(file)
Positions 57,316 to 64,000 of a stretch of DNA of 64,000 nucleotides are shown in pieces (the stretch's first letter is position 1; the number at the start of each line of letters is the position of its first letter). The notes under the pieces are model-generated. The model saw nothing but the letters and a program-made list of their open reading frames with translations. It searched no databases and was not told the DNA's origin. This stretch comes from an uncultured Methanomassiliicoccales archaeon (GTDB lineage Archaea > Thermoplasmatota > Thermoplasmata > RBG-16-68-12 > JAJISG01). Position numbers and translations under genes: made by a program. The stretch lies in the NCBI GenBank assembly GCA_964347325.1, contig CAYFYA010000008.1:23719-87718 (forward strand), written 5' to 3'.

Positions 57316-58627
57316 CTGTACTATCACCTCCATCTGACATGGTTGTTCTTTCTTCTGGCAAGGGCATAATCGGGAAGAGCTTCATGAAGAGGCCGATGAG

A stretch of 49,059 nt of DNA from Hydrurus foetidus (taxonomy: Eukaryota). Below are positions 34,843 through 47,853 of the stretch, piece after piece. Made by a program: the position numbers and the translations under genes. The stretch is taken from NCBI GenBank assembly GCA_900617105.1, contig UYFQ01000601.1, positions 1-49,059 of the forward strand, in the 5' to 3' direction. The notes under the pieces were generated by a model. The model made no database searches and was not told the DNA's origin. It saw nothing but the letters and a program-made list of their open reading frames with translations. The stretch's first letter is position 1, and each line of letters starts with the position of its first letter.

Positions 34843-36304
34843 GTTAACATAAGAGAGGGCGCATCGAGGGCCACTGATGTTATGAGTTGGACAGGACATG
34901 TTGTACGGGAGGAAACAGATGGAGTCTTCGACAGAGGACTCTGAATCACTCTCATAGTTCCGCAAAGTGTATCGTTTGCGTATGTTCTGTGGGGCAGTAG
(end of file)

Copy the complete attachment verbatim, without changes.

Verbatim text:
Positions 57,316 to 64,000 of a stretch of DNA of 64,000 nucleotides are shown in pieces (the stretch's first letter is position 1; the number at the start of each line of letters is the position of its first letter). The notes under the pieces are model-generated. The model saw nothing but the letters and a program-made list of their open reading frames with translations. It searched no databases and was not told the DNA's origin. This stretch comes from an uncultured Methanomassiliicoccales archaeon (GTDB lineage Archaea > Thermoplasmatota > Thermoplasmata > RBG-16-68-12 > JAJISG01). Position numbers and translations under genes: made by a program. The stretch lies in the NCBI GenBank assembly GCA_964347325.1, contig CAYFYA010000008.1:23719-87718 (forward strand), written 5' to 3'.

Positions 57316-58627
57316 CTGTACTATCACCTCCATCTGACATGGTTGTTCTTTCTTCTGGCAAGGGCATAATCGGGAAGAGCTTCATGAAGAGGCCGATGAG

A stretch of 49,059 nt of DNA from Hydrurus foetidus (taxonomy: Eukaryota). Below are positions 34,843 through 47,853 of the stretch, piece after piece. Made by a program: the position numbers and the translations under genes. The stretch is taken from NCBI GenBank assembly GCA_900617105.1, contig UYFQ01000601.1, positions 1-49,059 of the forward strand, in the 5' to 3' direction. The notes under the pieces were generated by a model. The model made no database searches and was not told the DNA's origin. It saw nothing but the letters and a program-made list of their open reading frames with translations. The stretch's first letter is position 1, and each line of letters starts with the position of its first letter.

Positions 34843-36304
34843 GTTAACATAAGAGAGGGCGCATCGAGGGCCACTGATGTTATGAGTTGGACAGGACATG
34901 TTGTACGGGAGGAAACAGATGGAGTCTTCGACAGAGGACTCTGAATCACTCTCATAGTTCCGCAAAGTGTATCGTTTGCGTATGTTCTGTGGGGCAGTAG